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A senolytic (from the words “senescence” and “lytic” – destroying) is among the class of small molecules under basic research to determine if they can selectively induce death of senescent cells.[1] The goal of those working to develop senolytic agents is to delay, prevent, alleviate, or reverse age-related diseases.[2]. The opposite of senolytic is "senostatic" which means to suppress senescence.


Multiple possible senolytic agents are under investigation.[3] Certain anti-cancer agents may in low doses decelerate aging and age-related diseases.[4] Targeting cancer prevention pathways with anti-cancer agents may confer longevity effects by offering protection from metabolic pathologies during aging, independently of effects on cancer.[5] Navitoclax, also known as ABT-263, was originally studied as an anti-cancer drug.[6]

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  1. ^ Childs BG, Durik M, Baker DJ, van Deursen JM (2015). "Cellular senescence in aging and age-related disease: from mechanisms to therapy". Nature Medicine. 21 (12): 1424–35. doi:10.1038/nm.4000. PMC 4748967. PMID 26646499.
  2. ^ Kirkland JL, Tchkonia T (2015). "Clinical strategies and animal models for developing senolytic agents". Experimental Gerontology. 68: 19–25. doi:10.1016/j.exger.2014.10.012. PMC 4412760. PMID 25446976. Retrieved 2015-12-28.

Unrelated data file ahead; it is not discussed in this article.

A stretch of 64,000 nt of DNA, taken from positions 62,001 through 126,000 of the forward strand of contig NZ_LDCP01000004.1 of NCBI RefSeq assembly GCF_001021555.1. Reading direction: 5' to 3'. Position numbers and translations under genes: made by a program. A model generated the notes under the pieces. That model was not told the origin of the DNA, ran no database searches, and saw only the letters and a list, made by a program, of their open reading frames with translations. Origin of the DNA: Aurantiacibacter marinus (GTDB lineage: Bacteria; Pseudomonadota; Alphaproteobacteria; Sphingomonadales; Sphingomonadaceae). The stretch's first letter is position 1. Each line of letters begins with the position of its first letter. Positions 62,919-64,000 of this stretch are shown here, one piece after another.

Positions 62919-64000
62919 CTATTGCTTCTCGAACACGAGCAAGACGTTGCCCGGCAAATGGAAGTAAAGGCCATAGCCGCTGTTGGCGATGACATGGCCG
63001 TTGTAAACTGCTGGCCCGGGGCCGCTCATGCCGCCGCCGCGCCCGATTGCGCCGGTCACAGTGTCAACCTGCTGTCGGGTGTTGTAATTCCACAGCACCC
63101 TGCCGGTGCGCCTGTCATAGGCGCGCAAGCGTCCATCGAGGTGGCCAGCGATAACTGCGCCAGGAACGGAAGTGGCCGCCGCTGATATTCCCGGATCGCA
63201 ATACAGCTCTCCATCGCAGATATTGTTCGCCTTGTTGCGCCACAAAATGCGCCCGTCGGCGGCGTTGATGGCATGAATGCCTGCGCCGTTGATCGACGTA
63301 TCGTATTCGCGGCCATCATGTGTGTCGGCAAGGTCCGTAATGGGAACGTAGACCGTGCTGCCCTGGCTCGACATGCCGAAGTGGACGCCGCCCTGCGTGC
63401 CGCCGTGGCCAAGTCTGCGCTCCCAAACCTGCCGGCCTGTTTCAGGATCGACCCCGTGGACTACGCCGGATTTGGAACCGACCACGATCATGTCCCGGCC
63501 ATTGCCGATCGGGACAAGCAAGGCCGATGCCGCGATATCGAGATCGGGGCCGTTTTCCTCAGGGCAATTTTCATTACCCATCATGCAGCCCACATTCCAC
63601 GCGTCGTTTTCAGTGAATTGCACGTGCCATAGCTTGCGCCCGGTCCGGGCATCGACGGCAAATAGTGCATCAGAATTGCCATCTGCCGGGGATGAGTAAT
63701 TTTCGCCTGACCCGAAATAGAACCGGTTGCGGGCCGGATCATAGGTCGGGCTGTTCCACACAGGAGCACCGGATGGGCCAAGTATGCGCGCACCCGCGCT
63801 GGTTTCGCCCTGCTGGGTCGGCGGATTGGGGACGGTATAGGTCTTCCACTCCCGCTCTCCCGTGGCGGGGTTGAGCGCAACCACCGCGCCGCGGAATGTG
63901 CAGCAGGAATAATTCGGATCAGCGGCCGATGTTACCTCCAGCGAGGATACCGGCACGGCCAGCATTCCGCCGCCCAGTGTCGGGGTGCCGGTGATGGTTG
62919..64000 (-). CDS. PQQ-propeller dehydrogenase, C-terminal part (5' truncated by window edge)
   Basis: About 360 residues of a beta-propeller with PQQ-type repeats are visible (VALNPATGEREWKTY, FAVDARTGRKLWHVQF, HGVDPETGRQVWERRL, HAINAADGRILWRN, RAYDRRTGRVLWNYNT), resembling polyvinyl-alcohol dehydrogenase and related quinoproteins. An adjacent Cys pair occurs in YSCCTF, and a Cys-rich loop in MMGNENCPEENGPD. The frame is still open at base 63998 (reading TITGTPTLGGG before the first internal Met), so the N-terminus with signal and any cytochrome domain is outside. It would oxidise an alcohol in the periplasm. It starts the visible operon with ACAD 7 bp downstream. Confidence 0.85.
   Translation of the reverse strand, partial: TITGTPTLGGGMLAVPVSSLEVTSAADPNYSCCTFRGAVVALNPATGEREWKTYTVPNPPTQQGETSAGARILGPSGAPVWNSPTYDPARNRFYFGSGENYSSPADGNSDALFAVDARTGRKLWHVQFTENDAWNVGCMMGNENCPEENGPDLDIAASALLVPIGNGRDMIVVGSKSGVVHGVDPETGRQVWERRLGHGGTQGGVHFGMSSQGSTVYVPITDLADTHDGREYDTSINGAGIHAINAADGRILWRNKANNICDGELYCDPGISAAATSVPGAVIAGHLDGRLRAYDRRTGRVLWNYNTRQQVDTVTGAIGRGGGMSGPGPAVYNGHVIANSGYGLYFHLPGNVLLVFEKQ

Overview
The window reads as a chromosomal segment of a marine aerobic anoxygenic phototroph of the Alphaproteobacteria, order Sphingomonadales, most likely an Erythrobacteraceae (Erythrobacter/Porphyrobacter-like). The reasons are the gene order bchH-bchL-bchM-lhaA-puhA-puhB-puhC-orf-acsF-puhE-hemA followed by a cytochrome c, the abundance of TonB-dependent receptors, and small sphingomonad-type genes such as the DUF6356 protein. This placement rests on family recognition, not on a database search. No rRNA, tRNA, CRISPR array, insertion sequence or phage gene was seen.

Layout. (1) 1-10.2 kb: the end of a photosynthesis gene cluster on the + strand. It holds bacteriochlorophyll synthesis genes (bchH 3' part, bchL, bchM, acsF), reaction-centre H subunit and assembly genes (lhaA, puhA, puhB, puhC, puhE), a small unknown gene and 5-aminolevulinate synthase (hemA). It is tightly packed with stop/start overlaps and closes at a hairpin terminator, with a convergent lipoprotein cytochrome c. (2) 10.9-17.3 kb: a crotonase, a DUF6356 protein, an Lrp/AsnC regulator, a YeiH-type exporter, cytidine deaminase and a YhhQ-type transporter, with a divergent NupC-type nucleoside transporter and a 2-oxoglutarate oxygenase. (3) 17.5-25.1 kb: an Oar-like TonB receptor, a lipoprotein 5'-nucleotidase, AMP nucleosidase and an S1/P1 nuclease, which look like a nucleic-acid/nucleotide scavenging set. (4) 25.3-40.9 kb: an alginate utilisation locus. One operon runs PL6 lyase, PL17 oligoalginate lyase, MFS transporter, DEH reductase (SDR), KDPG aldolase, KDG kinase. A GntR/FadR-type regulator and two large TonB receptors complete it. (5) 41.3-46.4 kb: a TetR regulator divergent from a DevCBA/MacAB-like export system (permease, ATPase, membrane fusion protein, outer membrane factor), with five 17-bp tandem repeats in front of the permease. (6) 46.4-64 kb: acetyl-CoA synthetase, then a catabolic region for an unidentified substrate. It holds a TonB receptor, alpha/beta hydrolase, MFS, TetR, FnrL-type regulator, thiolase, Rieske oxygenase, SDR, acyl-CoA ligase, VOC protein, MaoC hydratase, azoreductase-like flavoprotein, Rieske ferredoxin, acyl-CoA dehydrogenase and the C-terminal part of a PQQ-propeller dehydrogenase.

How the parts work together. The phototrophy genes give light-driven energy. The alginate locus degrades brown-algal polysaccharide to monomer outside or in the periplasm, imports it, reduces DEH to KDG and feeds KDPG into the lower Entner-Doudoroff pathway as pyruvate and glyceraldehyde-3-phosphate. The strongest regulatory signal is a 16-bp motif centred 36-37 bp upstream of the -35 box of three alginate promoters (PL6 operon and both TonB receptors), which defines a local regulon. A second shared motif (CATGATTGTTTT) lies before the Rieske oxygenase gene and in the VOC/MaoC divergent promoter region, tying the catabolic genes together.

3. ^ Baumann, Kim (2018-07-27). "Rejuvenating senolytics". Nature Reviews Molecular Cell Biology. 19 (9): 543. doi:10.1038/s41580-018-0047-5. ISSN 1471-0072. PMID 30054558.
  4. ^ Blagosklonny MV (2013). "Selective anti-cancer agents as anti-aging drugs". Cancer Biology & Therapy. 14 (12): 1092–7. doi:10.4161/cbt.27350. PMC 3912031. PMID 24345884.
  5. ^ Slack C, Alic N, Partridge L (2015). "Could cancer drugs provide ammunition against ageing?". Cell Cycle (Georgetown, Tex.). 15 (2): 153–5. doi:10.1080/15384101.2015.1118905. PMC 4825846. PMID 26587873.
  6. ^ Shoemaker AR, Mitten MJ, Adickes J, Ackler S, Refici M, Ferguson D, Oleksijew A, O'Connor JM, Wang B, Frost DJ, Bauch J, Marsh K, Tahir SK, Yang X, Tse C, Fesik SW, Rosenberg SH, Elmore SW (2008). "Activity of the Bcl-2 family inhibitor ABT-263 in a panel of small cell lung cancer xenograft models". Clinical Cancer Research. 14 (11): 3268–77. doi:10.1158/1078-0432.CCR-07-4622. PMID 18519752. Retrieved 2015-12-30.

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